Categories: EuropaMissions

The Europa Clipper is Coming Together, Launching in 2024

Who is excited to send a spacecraft to Europa? Every person I’ve talked to who is even remotely interested in planetary exploration is incredibly enthusiastic about the upcoming Europa Clipper mission to explore Jupiter’s icy moon. With strong evidence of a subsurface liquid ocean, Europa is considered by many to be the most likely place in our Solar System – besides Earth — which might harbor life. The many mysteries about this moon make it a compelling place to explore.

The mission is scheduled to launch in 2024, and the spacecraft will orbit Jupiter and conduct multiple close flybys of Europa to gather data on the moon’s atmosphere, surface, and interior. It’s suite of nine science instruments will investigate everything from the depth and salinity of the ocean to the thickness of the ice crust to the characteristics of potential plumes that may be venting subsurface water into space.

The team is now sharing some details and images about how the spacecraft is coming together.

“It’s happening – it’s becoming real. It’s becoming tangible,” said JPL’s Robert Pappalardo, the Europa Clipper project scientist.

Since the mission passed reviews last year, the assembly of the spacecraft is taking place in clean rooms at the Jet Propulsion Laboratory, with components and science instruments arriving from across the US and Europe. Before year’s end, most of the flight hardware is expected to be complete.

“We’re moving into the phase where we see the pieces all come together as a flight system,” said Europa Clipper Project Manager Jan Chodas of JPL. “It will be very exciting to see the hardware, the flight software, and the instruments get integrated and tested. To me, it’s the next level of discovery. We’ll learn how the system we designed will actually perform.”

When fully assembled, Europa Clipper will be as large as an SUV with solar arrays long enough to span a basketball court. The propulsion module, the main body of the spacecraft is 3 meters (10 ft) tall, and it’s equally large high-gain antenna is the same size.

Engineers inspect Europa Clipper’s ultraviolet spectrograph (called Europa-UVS) in a cleanroom at NASA’s Jet Propulsion Laboratory in Southern California, following the delivery of the instrument from Southwest Research Institute (SwRI). Credit: NASA/JPL-Caltech

The first science instrument to be completed was delivered to JPL last week by a team at Southwest Research Institute in San Antonio, Texas. The ultraviolet spectrograph, called Europa-UVS, will search above the surface of Europa for signs of plumes. The instrument collects ultraviolet light, then separates the wavelengths of that light to help determine the composition of the moon’s surface and gases in the atmosphere.

The Europa Clipper Solar Array Mechanical Simulator (SAMS) is shown installed on the spacecraft’s propulsion module as a part of a weeklong effort at the Johns Hopkins Applied Physics Laboratory (APL) in Laurel, Maryland, to check that the solar array struts were correctly fabricated and installed onto the spacecraft structure. SAMS is a mass and geometry simulator for a single solar array wing that will be used as a part of spacecraft structural testing. Credit: Johns Hopkins APL/Ed Whitman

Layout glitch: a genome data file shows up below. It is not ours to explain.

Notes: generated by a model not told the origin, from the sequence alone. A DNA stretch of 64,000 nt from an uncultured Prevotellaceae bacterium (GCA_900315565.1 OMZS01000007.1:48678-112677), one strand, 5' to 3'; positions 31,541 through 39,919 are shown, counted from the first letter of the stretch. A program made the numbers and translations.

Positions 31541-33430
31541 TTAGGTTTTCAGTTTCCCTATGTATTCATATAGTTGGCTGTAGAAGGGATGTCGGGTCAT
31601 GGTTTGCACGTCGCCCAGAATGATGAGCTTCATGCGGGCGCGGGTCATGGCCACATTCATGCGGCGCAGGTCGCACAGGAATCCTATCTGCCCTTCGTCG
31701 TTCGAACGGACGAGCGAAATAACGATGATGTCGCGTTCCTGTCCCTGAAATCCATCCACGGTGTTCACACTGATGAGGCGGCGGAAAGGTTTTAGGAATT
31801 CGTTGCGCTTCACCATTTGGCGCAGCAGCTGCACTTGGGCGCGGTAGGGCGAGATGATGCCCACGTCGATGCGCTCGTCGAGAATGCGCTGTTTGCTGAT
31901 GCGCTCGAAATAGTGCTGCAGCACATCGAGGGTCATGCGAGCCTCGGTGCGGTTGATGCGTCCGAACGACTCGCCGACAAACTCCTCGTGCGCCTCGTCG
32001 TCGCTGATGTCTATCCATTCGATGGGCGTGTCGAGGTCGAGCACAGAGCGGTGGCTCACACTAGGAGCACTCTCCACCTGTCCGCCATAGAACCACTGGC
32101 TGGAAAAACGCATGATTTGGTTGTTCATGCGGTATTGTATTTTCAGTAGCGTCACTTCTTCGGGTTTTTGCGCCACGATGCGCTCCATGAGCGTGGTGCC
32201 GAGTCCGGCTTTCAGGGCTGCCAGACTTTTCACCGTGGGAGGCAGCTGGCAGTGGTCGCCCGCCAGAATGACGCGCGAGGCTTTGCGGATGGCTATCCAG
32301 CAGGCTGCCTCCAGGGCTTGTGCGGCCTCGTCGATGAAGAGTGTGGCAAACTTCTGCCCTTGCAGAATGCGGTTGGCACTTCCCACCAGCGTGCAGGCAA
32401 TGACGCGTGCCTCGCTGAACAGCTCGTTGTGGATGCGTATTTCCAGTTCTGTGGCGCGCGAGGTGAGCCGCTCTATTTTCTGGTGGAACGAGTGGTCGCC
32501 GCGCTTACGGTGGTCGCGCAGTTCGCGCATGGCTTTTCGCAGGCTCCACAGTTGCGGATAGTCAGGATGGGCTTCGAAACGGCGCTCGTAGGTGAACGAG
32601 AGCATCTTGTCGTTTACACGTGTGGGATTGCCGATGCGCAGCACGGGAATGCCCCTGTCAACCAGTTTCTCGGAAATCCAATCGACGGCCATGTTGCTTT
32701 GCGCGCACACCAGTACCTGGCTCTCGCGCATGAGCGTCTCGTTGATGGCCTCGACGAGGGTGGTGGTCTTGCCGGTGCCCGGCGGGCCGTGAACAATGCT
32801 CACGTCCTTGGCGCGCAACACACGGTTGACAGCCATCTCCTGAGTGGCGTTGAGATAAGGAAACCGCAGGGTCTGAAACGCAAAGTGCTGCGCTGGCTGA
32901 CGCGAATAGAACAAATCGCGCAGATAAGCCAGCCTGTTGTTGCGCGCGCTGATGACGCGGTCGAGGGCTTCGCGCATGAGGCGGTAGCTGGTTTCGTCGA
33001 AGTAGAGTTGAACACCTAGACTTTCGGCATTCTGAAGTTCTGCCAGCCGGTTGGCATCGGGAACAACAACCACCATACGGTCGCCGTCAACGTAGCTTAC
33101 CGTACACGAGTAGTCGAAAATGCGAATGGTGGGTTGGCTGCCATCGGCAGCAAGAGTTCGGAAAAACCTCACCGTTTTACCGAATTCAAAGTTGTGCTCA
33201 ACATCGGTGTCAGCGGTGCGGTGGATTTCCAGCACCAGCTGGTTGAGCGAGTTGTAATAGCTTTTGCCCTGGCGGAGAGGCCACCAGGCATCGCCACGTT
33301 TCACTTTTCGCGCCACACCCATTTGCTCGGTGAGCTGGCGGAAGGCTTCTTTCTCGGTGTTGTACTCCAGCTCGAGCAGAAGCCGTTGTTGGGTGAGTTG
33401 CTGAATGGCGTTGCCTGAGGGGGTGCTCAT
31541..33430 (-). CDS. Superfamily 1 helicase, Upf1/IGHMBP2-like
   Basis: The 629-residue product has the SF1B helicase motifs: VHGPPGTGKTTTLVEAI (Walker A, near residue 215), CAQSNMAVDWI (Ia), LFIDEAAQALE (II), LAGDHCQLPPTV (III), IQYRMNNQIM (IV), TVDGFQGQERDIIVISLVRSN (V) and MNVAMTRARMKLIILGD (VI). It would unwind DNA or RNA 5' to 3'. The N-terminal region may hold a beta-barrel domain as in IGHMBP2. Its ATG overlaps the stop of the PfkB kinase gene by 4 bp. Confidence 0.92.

As each component and instrument is integrated with the spacecraft it tested to make sure the instruments can communicate with the flight computer, spacecraft software, and the power subsystem.

Once all the components have been integrated to form the large flight system, Europa Clipper will move to JPL’s enormous thermal vacuum chamber for testing that simulates the harsh environment of deep space. There also will be intense vibration testing to ensure Europa Clipper can withstand the rigors of launch. Then it will be shipped to Cape Canaveral, Florida, for an October 2024 launch.

Lead image caption: Clockwise from left: the propulsion module for NASA’s Europa Clipper, the ultraviolet spectrograph (called Europa-UVS), the high-gain antenna, and an illustration of the spacecraft. Credit: NASA/JPL-Caltech / Johns Hopkins APL

Further reading: NASA, Europa Clipper website

Nancy Atkinson

Nancy has been with Universe Today since 2004, and has published over 6,000 articles on space exploration, astronomy, science and technology. She is the author of two books: "Eight Years to the Moon: the History of the Apollo Missions," (2019) which shares the stories of 60 engineers and scientists who worked behind the scenes to make landing on the Moon possible; and "Incredible Stories from Space: A Behind-the-Scenes Look at the Missions Changing Our View of the Cosmos" (2016) tells the stories of those who work on NASA's robotic missions to explore the Solar System and beyond. Follow Nancy on Twitter at and and Instagram at and

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